# GAMs and scams: Part 1

**R – Data Science, Insurance, Bikes, and the Meaning of Life**, and kindly contributed to R-bloggers]. (You can report issue about the content on this page here)

Want to share your content on R-bloggers? click here if you have a blog, or here if you don't.

People who do statistical modeling for insurance applications usually know their way around a GLM pretty well. In pricing applications, GLMs can produce a reasonable model to serve as the basis of a rating plan, but in my experience they are usually followed by a round of “selections” – a process to incorporate business considerations and adjust the “indicated” rate relativities to arrive at those which will be implemented (and filed with regulators, if required). Selections can be driven by various constraints and considerations external to the data such as:

- What is in the market currently?
- What levels of rate disruption to the existing book are acceptable?
- Would indicated rating relativities produce unaffordable rates for any customer segments?
- Do rating differences between customer segments rise to the level of being “unfairly discriminatory”?
- What will a regulator approve, or conversely, object to?
- What are the IT/systems implementation constraints?
- Deploying models as containerized prediction APIs would eliminate such a question… but instead the prediction formulas are usually written in a stored procedure with SQL tables to hold parameter values

- Are the proposed rating factors “intuitive”, or is there a believable causal relationship to the predicted losses?

Many or all of these questions will always need consideration post-modeling since they are not driven by shortcomings in the modeling approach or data quality. Often other questions also motivate adjustments to the modeling, such as:

- Will the proposed factors impact the customer experience negatively?
- For example, will there be “reversals” such that rates increase, then decrease, then increase again as a policy renews?

- Do we have sufficient experience to give high confidence in our parameter estimates?
- Where is our experience thin?
- Are we extrapolating wildly beyond the range of our experience, producing rates that are too high or low in the tails?

These considerations are of a different sort – they could be avoided in whole or in part with better modeling techniques.

Enter Generalized Additive Models (GAMs) as a more flexible approach than the vanilla GLM. I'm a big fan of using GAMs for most things where a GLM may be the go-to – in both pricing and non-pricing (operational, underwriting, marketing, etc.) applications. GAMs are just an extension of the GLM and as such are accesible to actuaries and others who are already familiar with that framework.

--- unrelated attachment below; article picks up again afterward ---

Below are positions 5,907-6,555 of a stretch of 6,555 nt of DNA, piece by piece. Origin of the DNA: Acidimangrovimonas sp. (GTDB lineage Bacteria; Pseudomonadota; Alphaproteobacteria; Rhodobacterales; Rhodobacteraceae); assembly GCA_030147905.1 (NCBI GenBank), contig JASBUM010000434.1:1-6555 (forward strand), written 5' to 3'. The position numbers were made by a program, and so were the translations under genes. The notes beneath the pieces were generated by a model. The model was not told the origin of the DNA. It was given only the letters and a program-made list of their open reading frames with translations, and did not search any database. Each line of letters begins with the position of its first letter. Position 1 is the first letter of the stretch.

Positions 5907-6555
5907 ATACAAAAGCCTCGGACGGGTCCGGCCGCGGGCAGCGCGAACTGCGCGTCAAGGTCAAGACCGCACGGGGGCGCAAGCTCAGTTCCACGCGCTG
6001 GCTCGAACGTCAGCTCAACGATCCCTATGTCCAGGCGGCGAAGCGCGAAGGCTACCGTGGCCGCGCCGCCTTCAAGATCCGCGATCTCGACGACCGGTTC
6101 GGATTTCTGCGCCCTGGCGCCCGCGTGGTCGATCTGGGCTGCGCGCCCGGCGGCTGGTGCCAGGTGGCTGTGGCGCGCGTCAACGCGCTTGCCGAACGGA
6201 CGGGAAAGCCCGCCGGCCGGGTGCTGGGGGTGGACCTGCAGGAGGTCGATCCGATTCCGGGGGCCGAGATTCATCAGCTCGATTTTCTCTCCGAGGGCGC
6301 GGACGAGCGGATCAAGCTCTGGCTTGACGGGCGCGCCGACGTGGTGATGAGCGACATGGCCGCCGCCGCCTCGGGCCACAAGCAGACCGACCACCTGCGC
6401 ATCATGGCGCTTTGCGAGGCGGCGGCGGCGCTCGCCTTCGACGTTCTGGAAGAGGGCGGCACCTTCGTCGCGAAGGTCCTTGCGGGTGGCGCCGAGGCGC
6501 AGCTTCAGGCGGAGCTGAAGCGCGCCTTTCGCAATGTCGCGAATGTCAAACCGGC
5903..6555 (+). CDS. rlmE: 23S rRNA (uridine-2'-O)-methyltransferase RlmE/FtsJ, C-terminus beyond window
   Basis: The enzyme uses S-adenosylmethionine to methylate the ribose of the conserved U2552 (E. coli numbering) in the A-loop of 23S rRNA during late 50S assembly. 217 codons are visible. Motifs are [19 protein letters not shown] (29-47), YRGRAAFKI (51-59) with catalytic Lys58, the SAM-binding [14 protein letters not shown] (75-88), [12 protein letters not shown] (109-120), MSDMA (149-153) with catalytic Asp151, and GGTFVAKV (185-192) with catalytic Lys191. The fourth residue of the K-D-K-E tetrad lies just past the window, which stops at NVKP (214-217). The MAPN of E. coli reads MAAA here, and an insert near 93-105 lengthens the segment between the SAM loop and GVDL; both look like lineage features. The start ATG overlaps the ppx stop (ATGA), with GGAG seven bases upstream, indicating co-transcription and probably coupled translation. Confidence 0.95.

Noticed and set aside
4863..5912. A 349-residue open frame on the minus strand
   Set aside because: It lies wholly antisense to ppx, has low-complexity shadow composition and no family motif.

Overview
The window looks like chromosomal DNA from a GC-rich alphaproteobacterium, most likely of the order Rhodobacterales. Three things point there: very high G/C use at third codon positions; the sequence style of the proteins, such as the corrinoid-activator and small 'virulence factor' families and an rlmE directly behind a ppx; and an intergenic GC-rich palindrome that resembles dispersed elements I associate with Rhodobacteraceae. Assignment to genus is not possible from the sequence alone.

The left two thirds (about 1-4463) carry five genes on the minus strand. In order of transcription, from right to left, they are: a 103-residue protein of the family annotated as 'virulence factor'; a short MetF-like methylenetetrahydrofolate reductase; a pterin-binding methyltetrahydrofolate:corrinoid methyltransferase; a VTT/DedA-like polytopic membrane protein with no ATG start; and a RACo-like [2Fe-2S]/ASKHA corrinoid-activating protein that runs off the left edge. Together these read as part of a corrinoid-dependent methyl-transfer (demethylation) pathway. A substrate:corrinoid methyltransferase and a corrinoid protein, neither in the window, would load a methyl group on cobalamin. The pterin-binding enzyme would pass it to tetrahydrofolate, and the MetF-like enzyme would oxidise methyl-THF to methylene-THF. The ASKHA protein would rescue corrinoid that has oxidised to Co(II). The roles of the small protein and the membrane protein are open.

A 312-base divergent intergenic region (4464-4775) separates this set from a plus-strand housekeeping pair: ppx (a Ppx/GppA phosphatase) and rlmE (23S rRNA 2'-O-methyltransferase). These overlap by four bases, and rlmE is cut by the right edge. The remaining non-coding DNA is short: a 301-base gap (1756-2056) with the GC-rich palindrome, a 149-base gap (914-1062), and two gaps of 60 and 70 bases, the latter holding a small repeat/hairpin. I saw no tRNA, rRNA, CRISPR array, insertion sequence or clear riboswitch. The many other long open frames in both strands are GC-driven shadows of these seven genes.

# GAM Prediction Formula

From the prediction perspective, the output of a GLM is an estimate of the expected value (mean) for an observation of the form

\[

\mu_i = g^{-1}(\eta) = g^{-1}(\beta_0 + \beta_1 x_{i,1} + \beta_2 x_{i,2} + … + \beta_p x_{i,p})

\]

\(g^-1\) is the inverse of a monotonic link function, and the linear predictor (\(\eta\)) is a linear combination of covariates and estimated coefficients (aka weights, parameters). This is a pretty inflexible model. In fact, on the link scale it's a linear model – the linear predictor surface is a hyperplane slicing through a feature space of dimension \(p\). Compare to the relationship modeled by a GAM:

\[

\mu_i = g^{-1}(\eta) = g^{-1}(\beta_0 + f_1(x_{i,1}) + f_2(x_{i,2}) + … + f_p(x_{i,p}))

\]

Here we only assume \(x\) enters the linear predictor via **some function** \(f_x\), rather than directly in proportion to some \(\beta\). This looser assumption allows for more flexible models if we can reliably estimate the \(p\) non-linear functions \(f\) somehow.

It turns out that we can produce useful estimates for these functions – called a basis expansion of \(x\). We will take a practical look at how that is done using the approach of thin plate splines, but first let's establish our baseline for comparison using the GLMs we are familiar with.

# Data

First we load some standard libraries for manipulating and visualizing data. The `mgcv`

package was an important development in our computational ability to estimate GAMs and remains probably the most popular package in use today.

library(CASdatasets) library(dplyr) library(tibble) library(magrittr) library(ggplot2) library(tidyr) library(mgcv)

We will use the french motor dataset from the `CASdatasets`

library for fooling around here.

data("freMPL6")

Let's have a glimpse at the data